Skip to Content
Idiopathic thrombocytopenic purpura (ITP) is an immune disorder
in which the body attacks the cells responsible for blood clotting (platelets),
resulting in bleeding. The cause of ITP is not known
People who have this disorder may have bruises or
black-and-blue marks (purpura) on the skin. Internal bleeding is a more serious
complication that can occur.
Some cases of ITP may go away on
their own and do not require treatment. In other cases, treatment may be needed
to control bleeding. Some medicines can help the body make more platelets.
Steroids (such as prednisone) or other medicines may be needed to suppress the immune system. An intravenous (IV) infusion of a substance made from human
blood plasma (immunoglobulin) may be given. Sometimes you will need to have platelet transfusions. In rare cases, the spleen may need to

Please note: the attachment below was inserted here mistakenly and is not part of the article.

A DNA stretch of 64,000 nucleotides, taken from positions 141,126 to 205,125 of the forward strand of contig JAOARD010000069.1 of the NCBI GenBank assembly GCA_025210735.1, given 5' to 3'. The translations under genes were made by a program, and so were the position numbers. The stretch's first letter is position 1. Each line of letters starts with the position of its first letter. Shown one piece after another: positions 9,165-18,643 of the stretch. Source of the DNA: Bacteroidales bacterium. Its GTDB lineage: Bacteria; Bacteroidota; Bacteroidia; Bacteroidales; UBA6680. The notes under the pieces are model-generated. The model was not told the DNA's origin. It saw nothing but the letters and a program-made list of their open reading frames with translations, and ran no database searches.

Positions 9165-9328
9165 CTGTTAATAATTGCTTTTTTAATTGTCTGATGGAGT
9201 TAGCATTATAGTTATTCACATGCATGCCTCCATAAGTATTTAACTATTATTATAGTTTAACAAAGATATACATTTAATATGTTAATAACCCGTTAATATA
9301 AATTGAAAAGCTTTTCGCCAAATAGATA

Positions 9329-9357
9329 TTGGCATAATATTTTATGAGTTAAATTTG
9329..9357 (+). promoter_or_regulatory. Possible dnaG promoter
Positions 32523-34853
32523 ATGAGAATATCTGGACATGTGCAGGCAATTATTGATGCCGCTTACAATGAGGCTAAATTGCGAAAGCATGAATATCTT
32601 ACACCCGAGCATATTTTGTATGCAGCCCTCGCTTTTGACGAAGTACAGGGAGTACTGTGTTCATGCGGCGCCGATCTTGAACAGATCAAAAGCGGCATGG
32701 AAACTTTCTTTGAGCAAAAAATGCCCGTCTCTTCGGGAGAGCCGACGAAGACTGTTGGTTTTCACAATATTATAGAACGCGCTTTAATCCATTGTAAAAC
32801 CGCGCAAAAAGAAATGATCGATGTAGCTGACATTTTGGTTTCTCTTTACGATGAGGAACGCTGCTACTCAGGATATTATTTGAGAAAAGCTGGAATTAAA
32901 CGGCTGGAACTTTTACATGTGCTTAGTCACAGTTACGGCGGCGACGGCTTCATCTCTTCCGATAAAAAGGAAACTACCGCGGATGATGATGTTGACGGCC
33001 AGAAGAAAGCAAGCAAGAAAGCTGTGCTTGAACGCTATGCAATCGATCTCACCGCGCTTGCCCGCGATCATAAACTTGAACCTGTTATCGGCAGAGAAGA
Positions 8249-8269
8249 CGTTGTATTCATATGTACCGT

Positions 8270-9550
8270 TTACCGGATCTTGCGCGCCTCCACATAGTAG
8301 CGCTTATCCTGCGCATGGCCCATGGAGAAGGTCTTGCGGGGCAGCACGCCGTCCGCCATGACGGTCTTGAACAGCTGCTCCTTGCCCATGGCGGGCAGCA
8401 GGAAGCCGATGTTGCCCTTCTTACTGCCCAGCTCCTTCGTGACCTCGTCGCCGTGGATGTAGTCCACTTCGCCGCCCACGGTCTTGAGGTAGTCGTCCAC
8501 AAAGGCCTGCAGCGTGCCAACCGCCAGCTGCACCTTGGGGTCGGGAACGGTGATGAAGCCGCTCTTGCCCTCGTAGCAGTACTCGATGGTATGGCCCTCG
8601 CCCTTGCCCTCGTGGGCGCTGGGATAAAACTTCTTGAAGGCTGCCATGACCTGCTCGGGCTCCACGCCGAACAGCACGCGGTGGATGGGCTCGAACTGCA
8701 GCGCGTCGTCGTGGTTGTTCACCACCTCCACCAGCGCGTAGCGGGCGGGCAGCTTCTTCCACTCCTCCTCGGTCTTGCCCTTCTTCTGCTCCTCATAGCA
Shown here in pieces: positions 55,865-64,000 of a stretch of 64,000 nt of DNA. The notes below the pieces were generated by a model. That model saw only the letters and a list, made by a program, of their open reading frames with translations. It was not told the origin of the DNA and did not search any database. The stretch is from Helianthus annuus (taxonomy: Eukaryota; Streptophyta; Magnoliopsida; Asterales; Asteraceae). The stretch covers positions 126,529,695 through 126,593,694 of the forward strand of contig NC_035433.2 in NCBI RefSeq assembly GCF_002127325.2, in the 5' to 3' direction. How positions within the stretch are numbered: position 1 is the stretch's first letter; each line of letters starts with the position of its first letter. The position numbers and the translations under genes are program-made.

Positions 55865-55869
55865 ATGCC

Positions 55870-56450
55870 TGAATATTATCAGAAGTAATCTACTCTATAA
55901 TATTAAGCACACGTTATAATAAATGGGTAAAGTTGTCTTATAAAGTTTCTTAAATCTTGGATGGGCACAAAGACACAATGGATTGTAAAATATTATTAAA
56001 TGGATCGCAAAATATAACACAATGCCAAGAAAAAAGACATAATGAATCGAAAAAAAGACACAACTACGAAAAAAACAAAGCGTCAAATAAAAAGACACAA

Current as of:
May 24, 2016
E. Gregory Thompson, MD - Internal Medicine & Joseph O'Donnell, MD - Hematology, Oncology & Brian Leber, MDCM, FRCPC - Hematology
To learn more about Healthwise, visit Healthwise.org.
© 1995-2016 Healthwise, Incorporated. Healthwise, Healthwise for every health decision, and the Healthwise logo are trademarks of Healthwise, Incorporated.
© Copyright 2017 Rush-Copley Medical Center • 2000 Ogden Avenue; Aurora, IL 60504
Main: 630-978-6200 • Physician Referral & Information: 630-978-6700 or 866-4COPLEY (866-426-7539)